Quite frankly there is very little in this world I wouldn’t do right now for a hot meal and decent bed. Do you know I think I am actually getting fleas?

FITZHERBERT

I daresay you’ve always had them. But I agree! If I do not get a plateful of pork chops and gravy soon I may very well kill–

(both men see the body and stop short)

WELLINGTON  (sighs)

Not again.

FITZHERBERT  

Well, dammit all. This does complicate things, doesn’t it?

WELLINGTON  

What an imbecilic thing to go and do.

FITZHERBERT  

To die? That seems a mite unfair.

WELLINGTON  

Well he hasn’t just died now, has he? The idiot’s gone and gotten killed.

FITZHERBERT  

He couldn’t possibly have known it was coming, could he?

WELLINGTON  

Couldn’t he?

FITZHERBERT

Oh, I don’t know.  

FITZHERBERT  

What are we going to do?

WELLINGTON  

Well we can’t leave him here. He could ruin everything. We’ll have to find somewhere to hide the body.

FITZHERBERT  

Oh, no. This is a new waistcoat! I don’t want blood all over it.
(WELLINGTON gives him a dirty look)
No, of course. You’re right. Let’s get him out of here. I think the easiest thing to do is– I say! There’s someone else here.

WELLINGTON  (whips around frantically)

What?! We’ve been compromised. We’ll have to kill him.

(FITZHERBERT approaches the sleeping man and takes a deep whiff)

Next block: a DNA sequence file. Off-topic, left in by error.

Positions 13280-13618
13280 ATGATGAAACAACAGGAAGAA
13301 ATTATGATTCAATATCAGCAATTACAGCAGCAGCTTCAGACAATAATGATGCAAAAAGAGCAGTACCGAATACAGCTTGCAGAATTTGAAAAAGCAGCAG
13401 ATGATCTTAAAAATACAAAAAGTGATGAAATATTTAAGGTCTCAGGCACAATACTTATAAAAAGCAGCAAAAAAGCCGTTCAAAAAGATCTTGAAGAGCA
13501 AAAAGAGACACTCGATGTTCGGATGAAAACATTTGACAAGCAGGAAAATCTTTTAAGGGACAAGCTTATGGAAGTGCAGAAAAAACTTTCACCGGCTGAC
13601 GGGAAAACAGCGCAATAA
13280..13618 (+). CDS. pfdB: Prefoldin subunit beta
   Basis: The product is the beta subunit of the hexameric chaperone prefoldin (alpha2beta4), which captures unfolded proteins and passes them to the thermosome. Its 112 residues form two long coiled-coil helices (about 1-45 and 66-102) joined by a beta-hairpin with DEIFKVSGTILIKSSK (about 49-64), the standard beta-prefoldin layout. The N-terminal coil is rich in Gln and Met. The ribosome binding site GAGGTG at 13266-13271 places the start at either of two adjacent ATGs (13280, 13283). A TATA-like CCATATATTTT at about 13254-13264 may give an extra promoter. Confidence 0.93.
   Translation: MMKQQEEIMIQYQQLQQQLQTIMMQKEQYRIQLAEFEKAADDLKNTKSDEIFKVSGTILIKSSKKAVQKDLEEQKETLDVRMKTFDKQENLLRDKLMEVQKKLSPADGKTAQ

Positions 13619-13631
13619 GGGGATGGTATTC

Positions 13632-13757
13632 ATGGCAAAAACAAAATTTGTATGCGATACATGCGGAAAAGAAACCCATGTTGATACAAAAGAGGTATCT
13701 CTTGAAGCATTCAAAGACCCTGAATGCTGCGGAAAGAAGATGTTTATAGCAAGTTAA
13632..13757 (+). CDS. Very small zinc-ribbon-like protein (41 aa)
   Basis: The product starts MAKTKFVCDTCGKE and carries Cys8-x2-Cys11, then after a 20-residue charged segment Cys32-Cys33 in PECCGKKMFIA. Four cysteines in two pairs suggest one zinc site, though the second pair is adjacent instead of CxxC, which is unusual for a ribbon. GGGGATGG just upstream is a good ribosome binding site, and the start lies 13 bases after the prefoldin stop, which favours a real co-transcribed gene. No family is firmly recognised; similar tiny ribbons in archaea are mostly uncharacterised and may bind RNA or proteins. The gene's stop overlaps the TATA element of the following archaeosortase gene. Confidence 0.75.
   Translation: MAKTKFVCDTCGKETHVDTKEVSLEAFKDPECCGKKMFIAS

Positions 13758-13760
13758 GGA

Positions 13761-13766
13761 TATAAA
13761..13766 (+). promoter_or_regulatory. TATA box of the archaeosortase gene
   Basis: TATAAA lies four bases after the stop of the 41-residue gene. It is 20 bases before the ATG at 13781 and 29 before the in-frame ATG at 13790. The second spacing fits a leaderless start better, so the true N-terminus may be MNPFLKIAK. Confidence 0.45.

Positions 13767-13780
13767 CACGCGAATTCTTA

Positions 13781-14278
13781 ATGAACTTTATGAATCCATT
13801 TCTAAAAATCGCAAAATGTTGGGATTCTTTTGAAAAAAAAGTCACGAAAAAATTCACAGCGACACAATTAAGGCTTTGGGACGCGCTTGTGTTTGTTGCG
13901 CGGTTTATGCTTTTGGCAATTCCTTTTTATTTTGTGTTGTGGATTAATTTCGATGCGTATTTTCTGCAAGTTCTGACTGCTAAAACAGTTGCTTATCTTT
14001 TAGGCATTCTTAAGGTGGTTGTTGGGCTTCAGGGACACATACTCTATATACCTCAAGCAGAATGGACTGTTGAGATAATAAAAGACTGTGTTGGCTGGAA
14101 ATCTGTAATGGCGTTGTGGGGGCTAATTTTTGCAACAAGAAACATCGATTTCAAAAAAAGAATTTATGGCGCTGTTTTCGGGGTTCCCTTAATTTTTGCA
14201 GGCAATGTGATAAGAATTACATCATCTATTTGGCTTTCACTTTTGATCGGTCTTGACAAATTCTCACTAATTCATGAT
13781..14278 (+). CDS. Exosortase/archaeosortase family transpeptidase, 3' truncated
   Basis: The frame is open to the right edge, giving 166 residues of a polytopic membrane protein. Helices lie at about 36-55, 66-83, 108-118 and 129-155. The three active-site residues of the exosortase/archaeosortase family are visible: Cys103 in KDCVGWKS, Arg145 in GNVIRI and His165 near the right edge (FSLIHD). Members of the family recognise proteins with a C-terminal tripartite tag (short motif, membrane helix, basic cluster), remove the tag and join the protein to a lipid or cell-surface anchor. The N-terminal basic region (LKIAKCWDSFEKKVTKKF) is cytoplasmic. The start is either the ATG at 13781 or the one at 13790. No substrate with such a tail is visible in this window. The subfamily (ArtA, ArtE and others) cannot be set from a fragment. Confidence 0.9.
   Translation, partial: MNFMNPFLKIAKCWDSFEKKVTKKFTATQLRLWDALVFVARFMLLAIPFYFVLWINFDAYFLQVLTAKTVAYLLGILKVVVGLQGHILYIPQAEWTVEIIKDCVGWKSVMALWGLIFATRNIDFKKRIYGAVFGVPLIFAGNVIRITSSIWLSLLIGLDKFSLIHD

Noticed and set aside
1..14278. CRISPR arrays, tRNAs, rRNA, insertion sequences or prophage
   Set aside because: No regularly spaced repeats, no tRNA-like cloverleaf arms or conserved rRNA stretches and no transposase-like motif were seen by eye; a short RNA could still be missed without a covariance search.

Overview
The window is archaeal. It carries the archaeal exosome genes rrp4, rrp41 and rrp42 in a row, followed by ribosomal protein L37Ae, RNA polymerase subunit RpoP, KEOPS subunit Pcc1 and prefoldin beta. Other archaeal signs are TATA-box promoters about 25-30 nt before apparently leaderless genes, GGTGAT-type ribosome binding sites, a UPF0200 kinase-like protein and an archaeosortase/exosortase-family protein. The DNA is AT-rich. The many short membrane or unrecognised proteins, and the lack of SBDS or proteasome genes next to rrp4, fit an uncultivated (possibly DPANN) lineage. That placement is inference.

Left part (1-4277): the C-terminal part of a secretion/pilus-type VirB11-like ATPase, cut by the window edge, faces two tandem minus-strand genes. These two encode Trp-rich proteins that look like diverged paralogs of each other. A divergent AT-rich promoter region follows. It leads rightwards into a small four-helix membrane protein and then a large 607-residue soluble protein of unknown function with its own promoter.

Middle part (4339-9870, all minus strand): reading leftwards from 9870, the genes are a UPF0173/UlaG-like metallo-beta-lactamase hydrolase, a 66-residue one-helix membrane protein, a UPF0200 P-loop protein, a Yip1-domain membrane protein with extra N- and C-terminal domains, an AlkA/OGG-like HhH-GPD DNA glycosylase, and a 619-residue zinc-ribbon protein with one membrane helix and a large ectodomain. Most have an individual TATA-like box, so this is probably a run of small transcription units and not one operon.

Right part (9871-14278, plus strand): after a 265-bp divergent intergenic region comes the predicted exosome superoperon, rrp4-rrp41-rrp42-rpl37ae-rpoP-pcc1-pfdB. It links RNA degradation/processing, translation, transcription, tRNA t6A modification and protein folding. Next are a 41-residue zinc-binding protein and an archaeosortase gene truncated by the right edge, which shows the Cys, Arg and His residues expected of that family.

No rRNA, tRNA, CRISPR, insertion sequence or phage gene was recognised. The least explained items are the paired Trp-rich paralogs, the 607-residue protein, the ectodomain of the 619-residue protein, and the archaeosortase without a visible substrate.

FITZHERBERT  

That seems hasty, this man’s drunk.

WELLINGTON  

Are you sure?

FITZHERBERT

I’d bet my life on it. I know the smell of spirits better than I know the smell of my own mother.  

WELLINGTON  

And?

FITZHERBERT  

And I don’t think we have to kill him. He’s intoxicated. From the smell of him, very intoxicated. I doubt he’s been aware of anything for quite some time.

WELLINGTON   

Things are complicated enough without overestimating his intoxication and creating a new loose end to deal with.  

FITZHERBERT

This is a human being, you know, not a loose end to be “dealt with.”

WELLINGTON  

Look at him! Does he look like much of a human being anymore to you? We’d be doing the poor wretch a favor by sparing him of the burden of living any longer.

FITZHERBERT  

Somehow I doubt he’d feel that way. Why don’t we just leave him while we deal with the body. If he wakes up and we are forced to do something differently, we will.

WELLINGTON  

I suppose that is a compromise I can live with. But if things go amiss, the paperwork is your problem.

FITZHERBERT  

As I recall, you always make the paperwork my problem.

WELLINGTON  

Shut up and help me think of something to do with this body.

FITZHERBERT

What, like put him in one of those rubbish bins?

WELLINGTON  

Unless you have intentions of hacking him up a bit, no full grown man is going to fit into a rubbish bin.

FITZHERBERT  

So, what? Should we stick him under the crates then?

WELLINGTON  

That is possibly the worst idea I’ve ever heard. You know what, here, help me grab that rug.
(the two men grab the rolled up rug and spread it out next to the body)
There. Now you grab his feet and lay him on the edge.

FITZHERBERT  (grunting)

God, he weighs a ton.

WELLINGTON
(also grunting but trying to seem fine)

Just lift him, you idiot. There! Now roll.

(both men roll the body up in the rug, struggle to carry it back to where it had been originally propped, and nearly drop it. They step back to examine their work, breathing heavily)